JavaScript LogoThe react-native-drawer module makes it easy to implement a side-menu in your React Native application.

In the article: “Getting Started with the Mapbox Maps SDK for React Native” I walked you through the basic steps needed to render a Mapbox Map in a React Native application. So, I thought this might be a good time to mention the side-menu, which is a fairly typical component in any mobile application, as it provides a container for critical tasks such as navigation or setting options. In this article, I will explain how to create a side-menu, using the react-native-drawer npm module. I’ll explain the basic syntax and make a few suggestions on how to format your code, and… spoiler alert: the react-native-drawer module is easy to implement and the syntax is very straightforward.

If you are just getting started with React Native, or building a new mobile application from scratch, the react-native CLI is incredibly helpful. By simply executing react-native init APPLICATION_NAME in your terminal, you’ll have a fully functional application in less than a few minutes. But what’s so magical is that for the entire few minutes, the react-native CLI is busy building that application for you. In fact, it even executes a first-time npm install for you. Pretty bad-ass.

But, I will mention that the application that the react-native CLI builds out for you consists of a simple view with some text. Of course we can’t complain; the react-native CLI has done a great deal of work, sparing us the tedious details of staring at a blank text file, wondering where to begin. So, one of the first steps in snazzing-up this “hello world” is to add a side menu, which will pretty much be a “hello world” side-menu, but you can copy-paste this code into your app and be up and running in minutes.

package.json

Above, we have our package.json file. Nothing too special going on here; we just need react, react-native and react-native-drawer. In the devDependencies section, babel-jest, babel-preset-react-native, jest and react-test-renderer were configured for us by the react-native CLI. You should be able to copy and paste this into your application, then fire up your emulator.

Example # 1

In Example # 1 you see the very basics of how the side-menu component is arranged in your code. In fact, it’s so basic that it won’t actually work yet. So what I’ll do is demonstrate how you wrap your application code in the Drawer component. Drawer is an object that we create by requiring the react-native-drawer module. (You’ll see the details for this in Example # 5.) Meanwhile, the main thing to keep in mind is that the Drawer component wraps your application code in your class’s render() method, and your application code would go where you see: “APPLICATION_CONTENT_GOES_HERE”.

Example # 2

Example # 2 is similar to Example # 1. The main difference here is the addition of two properties to the Drawer component. The content property is where you set the content for the Drawer component, which is where you see “CONTENT GOES HERE“. Now in theory, you could put a string there. I feel pretty sure, however, that you’ll never want to do that.

I suggest providing a reference to a method that will render your content. If you think about it, this is ALL of the content for your side-menu. I don’t think there is any chance that the side-menu content will be just a few words or something. So it makes sense to provide a method reference, and in that method you render your content. This way, you can break that method out accordingly into smaller sub-methods. You can then include any logic that is needed to properly render your content.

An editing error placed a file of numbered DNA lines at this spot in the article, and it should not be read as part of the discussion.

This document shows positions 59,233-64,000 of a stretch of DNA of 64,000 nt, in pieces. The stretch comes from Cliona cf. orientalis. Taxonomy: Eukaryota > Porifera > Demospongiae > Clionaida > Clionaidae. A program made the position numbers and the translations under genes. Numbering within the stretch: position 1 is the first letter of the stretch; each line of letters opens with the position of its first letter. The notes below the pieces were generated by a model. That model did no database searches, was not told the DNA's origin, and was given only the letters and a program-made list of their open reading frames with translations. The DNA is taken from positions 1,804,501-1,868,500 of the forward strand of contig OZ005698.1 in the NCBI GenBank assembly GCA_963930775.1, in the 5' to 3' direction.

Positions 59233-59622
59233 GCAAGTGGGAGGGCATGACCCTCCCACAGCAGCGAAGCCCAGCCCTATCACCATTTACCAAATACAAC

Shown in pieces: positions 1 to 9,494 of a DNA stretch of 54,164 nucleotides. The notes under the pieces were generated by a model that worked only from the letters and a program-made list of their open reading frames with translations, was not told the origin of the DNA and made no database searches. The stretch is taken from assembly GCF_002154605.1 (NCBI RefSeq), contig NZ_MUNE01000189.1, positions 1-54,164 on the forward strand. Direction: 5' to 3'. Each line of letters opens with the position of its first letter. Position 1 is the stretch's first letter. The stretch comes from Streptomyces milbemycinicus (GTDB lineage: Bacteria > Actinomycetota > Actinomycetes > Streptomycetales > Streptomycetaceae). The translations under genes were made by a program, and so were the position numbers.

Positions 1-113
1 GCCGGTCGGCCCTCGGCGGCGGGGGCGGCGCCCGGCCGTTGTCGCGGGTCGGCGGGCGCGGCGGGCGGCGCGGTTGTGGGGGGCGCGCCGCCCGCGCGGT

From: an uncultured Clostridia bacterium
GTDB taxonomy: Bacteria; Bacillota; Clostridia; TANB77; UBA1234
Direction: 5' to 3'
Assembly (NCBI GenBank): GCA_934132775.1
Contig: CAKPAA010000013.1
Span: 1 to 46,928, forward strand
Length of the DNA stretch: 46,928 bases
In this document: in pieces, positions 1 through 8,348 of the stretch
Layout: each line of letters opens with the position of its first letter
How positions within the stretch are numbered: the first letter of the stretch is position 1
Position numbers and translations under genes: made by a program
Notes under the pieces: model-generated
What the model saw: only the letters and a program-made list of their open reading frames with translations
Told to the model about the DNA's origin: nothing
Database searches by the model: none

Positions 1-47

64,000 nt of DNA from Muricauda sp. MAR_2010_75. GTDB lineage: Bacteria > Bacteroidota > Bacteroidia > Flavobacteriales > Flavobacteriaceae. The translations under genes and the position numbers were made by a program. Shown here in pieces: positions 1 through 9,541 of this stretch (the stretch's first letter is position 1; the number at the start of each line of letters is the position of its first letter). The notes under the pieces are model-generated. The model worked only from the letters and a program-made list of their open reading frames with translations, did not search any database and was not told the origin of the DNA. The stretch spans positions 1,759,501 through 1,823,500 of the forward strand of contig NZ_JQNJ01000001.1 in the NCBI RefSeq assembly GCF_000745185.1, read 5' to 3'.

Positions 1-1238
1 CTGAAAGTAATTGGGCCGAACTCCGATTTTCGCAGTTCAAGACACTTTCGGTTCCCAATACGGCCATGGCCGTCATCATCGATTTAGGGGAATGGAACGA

The styles property is where the styling for the side-menu component goes (i.e. where you see: “YOUR_CUSTOM_STYLES“). Now while you can provide an inline object literal here, again, I recommend you provide a reference to an object that contains your styles for cleaner and more manageable code.

Example # 3

In Example # 3, I added an event handler for the onClose() property. This is not a requirement, but I added this piece of code because you may want to know when the user closed the side-menu. For example, on menu closed, you may want to emphasize or deemphasize another element. Here too, you do not have to handle this event, but it’s just good to know that you can if needed.

Example # 4

In Example # 4, I’ve added more properties that give the side-menu a bit more of a finished feel. Take a look at line # 4: type=”overlay” tells react-native that we want this side menu to have an overlay look and feel. And setting tapToClose to true allows the user to close the menu simply by tapping anywhere outside of the menu. I’d recommend leveraging this feature, since you probably don’t want to require the user to click a dedicated button in order to close the menu. But that, of course, is your choice.

So, in an effort to keep things brief, I’ll skip the in-depth discussion of openDrawerOffset, panCloseMask, closedDrawerOffset, panOpenMask, captureGestures and acceptPan. They all have to do with visual aspects of the side-menu and are worth looking into when you have time.

Example # 5

There is a lot going on in Example # 5 as it is all the code for the working application. Take a look at the renderSideMenuContent() method on line # 13 and the renderMainContent() method on line # 23. In these methods, I’m rendering the content for both the side-menu and the rest of the application, because I wanted to keep the render() method on line # 39 as clean as possible. This way, you can get a sense of how the application is structured just by looking at the code between line # 39 and line # 66. And then, the implementation details for child components such as the side-menu content and the application content are broken out into their own methods.

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